Each week, THN looks back at a Walt Disney Animated Classic, from SNOW WHITE to WRECK-IT RALPH, through the obscurity of FUN AND FANCY FREE to the second Golden Age of BEAUTY AND THE BEAST. These are the films the Walt Disney company are most proud of, the ones that hold a special place in our hearts, the ones that still cost a fortune to buy on DVD.

This week, shut off those alarm clocks as we lay in with SLEEPING BEAUTY.

Sleeping Beauty poster

Directed by Clyde Geronimi, Les Clark, Eric Larson and Wolfgang Reitherman
1959/ 76 minutes

Budget: $6 million
Box office: $51.6 million

SLEEPING BEAUTY was a long time coming. Whilst story work began in 1951 and voicework in ’52, the animation process and scoring took over five years to complete. It was the last Disney animated movie to use hand-inked cels, moving onto xerography to transfer the artwork from paper to celluloid (more on that next week).

After SNOW WHITE and CINDERELLA, Disney wanted SLEEPING BEAUTY to stand out from its big sisters by having a radically different style, throwing out the smooth rounded look of earlier works for a much more stylised design, which would correspond to the movie’s time period. Using Super Technirama – which utilised a much larger film area and created a sharper, less grainy picture – the film was intended to break new ground for the Disney studio. Disney appointed artist Eyvind Earle as the film’s production designer, and gave him a significant amount of freedom in designing the settings and selecting colours for the film.

Earle also painted the majority of the backgrounds himself, often taking between seven to ten days to paint one background image; by contrast, a typical animation background took only one workday to complete. Disney’s decision to give Earle so much artistic freedom didn’t go down well amongst his animators, who had until then exercised some influence over the style of their characters and settings.

When it was first released, SLEEPING BEAUTY returned only half its $6 million budget, nearly bankrupting the Disney studio. At the time it was criticised for being too slow paced and having little character development, which isn’t exactly unfair, but later years the film gained a following. Today it’s hailed as one of the best animated features ever made.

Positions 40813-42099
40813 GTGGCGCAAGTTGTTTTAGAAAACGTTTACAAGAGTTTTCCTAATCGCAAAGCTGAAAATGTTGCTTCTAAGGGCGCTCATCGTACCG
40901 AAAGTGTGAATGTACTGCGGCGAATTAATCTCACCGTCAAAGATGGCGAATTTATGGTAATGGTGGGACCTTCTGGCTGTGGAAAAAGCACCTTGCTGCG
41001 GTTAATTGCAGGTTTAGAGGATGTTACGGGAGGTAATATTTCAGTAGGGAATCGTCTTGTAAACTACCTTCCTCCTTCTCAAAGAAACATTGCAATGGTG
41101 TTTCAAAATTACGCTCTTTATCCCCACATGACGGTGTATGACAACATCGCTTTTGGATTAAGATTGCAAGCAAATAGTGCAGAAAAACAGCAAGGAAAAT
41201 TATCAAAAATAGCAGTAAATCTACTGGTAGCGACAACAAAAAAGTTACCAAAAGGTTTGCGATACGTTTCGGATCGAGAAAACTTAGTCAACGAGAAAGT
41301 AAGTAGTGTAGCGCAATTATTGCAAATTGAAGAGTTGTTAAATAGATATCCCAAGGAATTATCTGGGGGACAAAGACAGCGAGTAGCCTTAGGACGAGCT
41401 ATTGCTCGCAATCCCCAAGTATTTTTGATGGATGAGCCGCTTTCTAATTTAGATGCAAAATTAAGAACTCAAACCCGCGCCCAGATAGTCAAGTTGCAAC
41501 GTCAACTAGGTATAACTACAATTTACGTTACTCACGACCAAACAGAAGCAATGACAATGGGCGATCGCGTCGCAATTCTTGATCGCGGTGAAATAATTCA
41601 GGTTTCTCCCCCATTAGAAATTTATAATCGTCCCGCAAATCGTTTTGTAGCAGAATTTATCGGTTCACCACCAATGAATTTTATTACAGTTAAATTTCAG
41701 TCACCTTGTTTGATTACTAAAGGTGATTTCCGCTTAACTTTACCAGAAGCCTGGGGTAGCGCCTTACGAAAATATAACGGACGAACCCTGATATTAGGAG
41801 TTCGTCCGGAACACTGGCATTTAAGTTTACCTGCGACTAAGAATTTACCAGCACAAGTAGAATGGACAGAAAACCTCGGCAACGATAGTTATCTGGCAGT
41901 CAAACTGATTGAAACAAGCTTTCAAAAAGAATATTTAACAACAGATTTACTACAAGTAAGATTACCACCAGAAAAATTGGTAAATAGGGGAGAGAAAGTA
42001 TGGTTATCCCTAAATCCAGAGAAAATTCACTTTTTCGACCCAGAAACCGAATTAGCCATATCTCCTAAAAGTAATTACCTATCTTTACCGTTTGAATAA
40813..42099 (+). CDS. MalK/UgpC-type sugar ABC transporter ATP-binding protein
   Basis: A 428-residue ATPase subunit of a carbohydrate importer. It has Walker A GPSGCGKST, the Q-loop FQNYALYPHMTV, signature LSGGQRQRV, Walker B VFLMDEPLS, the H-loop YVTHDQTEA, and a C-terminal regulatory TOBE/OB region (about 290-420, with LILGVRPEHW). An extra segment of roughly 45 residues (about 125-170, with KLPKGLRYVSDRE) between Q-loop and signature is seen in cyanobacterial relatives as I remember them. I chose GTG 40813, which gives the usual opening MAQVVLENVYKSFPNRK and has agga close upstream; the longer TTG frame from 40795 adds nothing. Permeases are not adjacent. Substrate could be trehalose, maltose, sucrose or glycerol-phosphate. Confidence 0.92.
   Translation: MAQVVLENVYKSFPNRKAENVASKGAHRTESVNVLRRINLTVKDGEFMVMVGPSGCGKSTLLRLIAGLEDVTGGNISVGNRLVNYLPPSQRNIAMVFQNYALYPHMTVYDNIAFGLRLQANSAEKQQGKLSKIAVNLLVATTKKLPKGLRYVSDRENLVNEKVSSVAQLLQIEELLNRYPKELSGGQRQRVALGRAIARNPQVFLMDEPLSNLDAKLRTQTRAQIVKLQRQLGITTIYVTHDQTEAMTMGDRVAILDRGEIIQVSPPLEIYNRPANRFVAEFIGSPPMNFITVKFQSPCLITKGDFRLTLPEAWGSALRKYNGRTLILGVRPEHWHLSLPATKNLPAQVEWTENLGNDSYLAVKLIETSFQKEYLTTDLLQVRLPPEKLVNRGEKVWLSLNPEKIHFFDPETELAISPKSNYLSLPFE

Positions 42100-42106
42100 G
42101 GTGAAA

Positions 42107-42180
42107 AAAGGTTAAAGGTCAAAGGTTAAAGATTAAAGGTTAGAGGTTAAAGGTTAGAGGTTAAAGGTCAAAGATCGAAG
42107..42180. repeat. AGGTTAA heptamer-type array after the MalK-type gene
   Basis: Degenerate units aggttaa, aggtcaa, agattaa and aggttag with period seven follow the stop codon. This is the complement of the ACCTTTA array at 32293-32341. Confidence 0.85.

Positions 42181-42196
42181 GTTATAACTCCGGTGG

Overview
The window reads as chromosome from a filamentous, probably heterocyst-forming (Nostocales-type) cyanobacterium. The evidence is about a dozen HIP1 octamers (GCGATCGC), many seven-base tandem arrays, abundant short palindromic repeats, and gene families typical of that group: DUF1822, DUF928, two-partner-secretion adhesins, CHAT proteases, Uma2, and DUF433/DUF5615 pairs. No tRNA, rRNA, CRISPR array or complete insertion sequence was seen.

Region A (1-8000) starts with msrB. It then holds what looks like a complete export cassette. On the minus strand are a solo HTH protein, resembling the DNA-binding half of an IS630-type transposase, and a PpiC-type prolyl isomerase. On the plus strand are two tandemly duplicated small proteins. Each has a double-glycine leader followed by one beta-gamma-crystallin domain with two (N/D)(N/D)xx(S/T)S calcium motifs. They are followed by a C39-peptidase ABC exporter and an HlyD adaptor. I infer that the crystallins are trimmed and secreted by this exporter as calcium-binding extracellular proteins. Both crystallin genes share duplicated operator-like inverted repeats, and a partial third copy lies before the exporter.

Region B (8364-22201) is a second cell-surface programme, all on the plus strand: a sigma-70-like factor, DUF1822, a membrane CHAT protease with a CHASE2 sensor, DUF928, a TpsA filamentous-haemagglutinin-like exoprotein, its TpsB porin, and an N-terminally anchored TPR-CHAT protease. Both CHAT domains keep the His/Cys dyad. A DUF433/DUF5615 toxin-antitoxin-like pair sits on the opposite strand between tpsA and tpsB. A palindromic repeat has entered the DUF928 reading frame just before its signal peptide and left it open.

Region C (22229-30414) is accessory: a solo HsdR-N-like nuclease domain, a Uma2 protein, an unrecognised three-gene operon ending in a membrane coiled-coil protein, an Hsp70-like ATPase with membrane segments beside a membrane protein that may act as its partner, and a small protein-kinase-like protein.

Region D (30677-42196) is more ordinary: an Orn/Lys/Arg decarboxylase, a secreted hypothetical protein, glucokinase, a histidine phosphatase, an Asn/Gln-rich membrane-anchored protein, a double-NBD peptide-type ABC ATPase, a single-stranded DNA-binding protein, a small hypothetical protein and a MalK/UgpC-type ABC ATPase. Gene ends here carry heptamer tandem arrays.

SYNOPSIS: The classic fairytale movie opening; a dirty great book is shown on a table and opens of its own accord, as the narrator begins to read the tale; The princess Aurora is born to King Stefan and Queen Leah, named for the sunshine she brings into their lives. As she lies in her crib, Aurora is betrothed to the child Prince Phillip (named after our own Duke of Edinburgh), and three good fairies, pompous Flora, kindly Fauna and feisty Merryweather arrive to bless the child with gifts of great beauty and song. As Merryweather prepares her blessing, Maleficent arrives. Upset for not being invited to the child’s christening, the Dark Sorceress lays a curse upon her; on her sixteenth birthday, she will die after she pricks her finger on the spindle of a spinning wheel. Merryweather is able to soften the curse with her own magic; instead of death, the child will sleep, until awoken by Love’s True Kiss.

To protect the child from Maleficent, the Fairies conspire to care for Aurora themselves, giving up their magic for sixteen years and living as peasant women as they raise the child in seclusion, deep in the forest.

It’s interesting to note that Briar Rose is the first prominent Disney character to be raised by same-sex parents.

Anyway, sixteen years pass and Briar Rose (Aurora) grows into a beautiful young woman. On her sixteenth birthday, her guardians conspire to make her a new dress and birthday cake, before ushering her out of the house, alone, to pick berries. Meanwhile Maleficent, brooding in her castle on the Forbidden Mountain, is unpleasantly surprised to learn her goons have spent the last sixteen years looking for a baby. She then turns to her loyal pet raven Diablo to find the teenager, before time runs out.

While the three old dears make a right mess of the dress and the cake (one wonders how they survived for sixteen years if they can’t even bake a cake between them), Rose ventures into the forest and meets with the Friendly Woodland Creatures. As she sings to herself, she garners the attention of a passing Prince Phillip, who has himself grown into a handsome, headstrong young man. Naturally, they meet and fall instantly in love, not realising each other’s true identity. Rose rushes home, inviting him to find her there later that evening.